High yield bonds: Delek Logistics Partners 6.75% from May 15, 2025, trading around par for a yield of 6.75%. Delek (DKL) owns and operates logistics and trading assets for crude oil and intermediate and refined products in the United States. Performance has been strong with 9% EBITDA growth in 2021 and modest leverage in the low 3x range. The three-year maturity is attractive.
Exchange Traded Bonds: Bonds of Eagle Point Income Company, 5.00% dated October 31, 2026, traded under the ticker symbol EICA. The issue is trading at around $23.46, a 6% discount to par ($25), so the yield to maturity is 6.6% (the bonds are technically classified as term preferred shares but act very similarly to a bond with a 2026 maturity date). The issuing company is a closed-end fund that invests in CLO debt tranches. According to the regulations, asset coverage must be maintained at a minimum of 200% offering excellent protection to investors. Current asset coverage is 300%.
Preferred Shares: Dynex Capital, 6.9% Cumulative Fixed to Floating Preferred SharesC series (DX.PC). JThe issue is fixed at 6.9% until 15/04/2025, when it will be converted into a floating rate issue at LIBOR + 5.45%. The issue is currently trading at $24.50, a 2% discount to par ($25). The current yield is 7.00% and if the issue is called in April 2025, it will result in a yield of 8.15% (no way of knowing if this will be called). If not called, investors benefit from a floating rate that protects them against rising rates. Dynex (DX) is a mortgage REIT with 98% of its portfolio in agency securities, which are effectively government-backed and therefore considered nearly risk-free. Although the stock price can fluctuate depending on various factors, the preferred stock enjoys preference over its fixed dividend, so the stock price does not matter much to investors. in preferred shares. DX has handled the pandemic very well and its stock price is now higher than before the pandemic.
Closed-End Fund: BNY Mellon Alcentra Global Credit Income 2024 Target Term Fund (DCF). This closed-end fund belongs to a unique category of funds, as its mandatory liquidation date is December 1, 2024. The fund invests in a variety of income asset classes, with bank loans accounting for 40%, and credits structured and high yield the rest. The fund trades at $8.26/unit, a 5% discount to NAV; for most of 2021, the fund traded at a premium but sank during this correction. In addition to its 7.3% return (which is 100% covered by the net investment based on the latest financial statements), investors will recover any net asset value discount when the fund is liquidated in December 2024, which will further increase yields.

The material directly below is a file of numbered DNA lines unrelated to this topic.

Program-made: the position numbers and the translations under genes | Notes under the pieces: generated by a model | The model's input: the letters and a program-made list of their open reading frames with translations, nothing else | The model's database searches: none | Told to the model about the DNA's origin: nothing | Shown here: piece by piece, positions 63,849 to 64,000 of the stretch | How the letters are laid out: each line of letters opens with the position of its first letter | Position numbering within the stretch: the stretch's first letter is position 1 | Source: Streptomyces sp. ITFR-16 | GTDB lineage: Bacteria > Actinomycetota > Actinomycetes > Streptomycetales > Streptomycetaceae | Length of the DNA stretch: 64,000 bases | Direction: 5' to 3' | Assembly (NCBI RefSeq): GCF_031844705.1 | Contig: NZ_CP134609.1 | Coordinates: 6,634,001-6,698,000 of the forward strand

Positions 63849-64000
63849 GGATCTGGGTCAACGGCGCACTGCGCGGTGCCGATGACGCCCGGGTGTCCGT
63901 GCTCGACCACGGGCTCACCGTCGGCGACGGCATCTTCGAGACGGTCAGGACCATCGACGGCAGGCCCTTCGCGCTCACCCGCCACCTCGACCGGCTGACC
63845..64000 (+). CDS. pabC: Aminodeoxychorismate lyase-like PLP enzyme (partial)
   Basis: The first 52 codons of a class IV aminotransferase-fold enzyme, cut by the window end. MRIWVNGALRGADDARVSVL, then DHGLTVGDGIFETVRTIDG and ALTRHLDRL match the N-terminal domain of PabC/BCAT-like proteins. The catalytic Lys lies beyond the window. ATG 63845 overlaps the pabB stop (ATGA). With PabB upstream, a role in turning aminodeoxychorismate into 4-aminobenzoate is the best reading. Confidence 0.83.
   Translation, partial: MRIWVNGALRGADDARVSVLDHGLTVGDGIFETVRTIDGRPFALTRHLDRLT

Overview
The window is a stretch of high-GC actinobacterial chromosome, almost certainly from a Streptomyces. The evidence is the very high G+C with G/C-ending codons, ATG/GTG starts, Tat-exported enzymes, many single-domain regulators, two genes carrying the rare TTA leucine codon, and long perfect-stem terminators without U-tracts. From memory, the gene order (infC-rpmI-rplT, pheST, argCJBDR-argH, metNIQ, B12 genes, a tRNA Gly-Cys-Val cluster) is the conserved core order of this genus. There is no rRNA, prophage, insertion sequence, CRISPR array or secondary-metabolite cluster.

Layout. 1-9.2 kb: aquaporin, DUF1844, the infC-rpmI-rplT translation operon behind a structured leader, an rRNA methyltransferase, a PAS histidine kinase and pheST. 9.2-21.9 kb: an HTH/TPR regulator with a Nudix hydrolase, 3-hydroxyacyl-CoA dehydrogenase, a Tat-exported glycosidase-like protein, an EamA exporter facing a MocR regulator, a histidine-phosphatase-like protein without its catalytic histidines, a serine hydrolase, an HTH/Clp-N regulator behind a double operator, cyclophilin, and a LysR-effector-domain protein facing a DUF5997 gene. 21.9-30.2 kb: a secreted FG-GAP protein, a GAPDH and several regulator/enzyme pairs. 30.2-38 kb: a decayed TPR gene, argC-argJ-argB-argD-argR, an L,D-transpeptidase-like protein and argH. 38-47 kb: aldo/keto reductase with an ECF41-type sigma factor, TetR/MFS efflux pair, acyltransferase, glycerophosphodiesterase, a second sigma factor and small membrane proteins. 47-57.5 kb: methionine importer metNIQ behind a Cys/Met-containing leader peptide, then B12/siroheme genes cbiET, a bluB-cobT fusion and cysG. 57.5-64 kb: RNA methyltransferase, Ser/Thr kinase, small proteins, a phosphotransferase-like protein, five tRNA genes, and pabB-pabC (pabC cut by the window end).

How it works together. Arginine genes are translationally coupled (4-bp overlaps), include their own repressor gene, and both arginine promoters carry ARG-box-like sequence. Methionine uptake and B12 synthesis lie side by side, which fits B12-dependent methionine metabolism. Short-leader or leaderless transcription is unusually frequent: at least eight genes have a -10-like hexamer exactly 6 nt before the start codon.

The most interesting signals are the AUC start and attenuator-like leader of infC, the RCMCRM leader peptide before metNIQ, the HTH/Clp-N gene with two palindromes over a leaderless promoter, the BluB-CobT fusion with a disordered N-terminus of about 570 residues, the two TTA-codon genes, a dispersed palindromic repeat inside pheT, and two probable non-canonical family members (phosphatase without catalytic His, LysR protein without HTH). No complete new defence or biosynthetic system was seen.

In our experience, these “windows of opportunity” to secure higher returns are limited to a few months at a time that come up every two years, and sometimes less. While we can’t predict how the markets will move in the future, we expect that once the Fed takes action and the situation between Russia and Ukraine moves towards some sort of resolution, many of these problems fixed income securities will return to their 2021 levels or even higher – – particularly those with maturities of less than five years or other characteristics that protect against rising rates.
Please note that the author holds the highlighted investments in personal and client accounts, and may have added/will add positions at any time before or after the publication of this article.
It is important to note that high yield bond investments such as those highlighted in this article are by definition not “investment grade” and therefore only suitable for investors willing to accept a higher bond risk profile. Consider high yield bonds and similar investments only as part of a broader investment portfolio allocation to various assets of all risk profiles.
Please see Downtown Investment Notice profile page for important disclaimer language, which is an integral part of this article.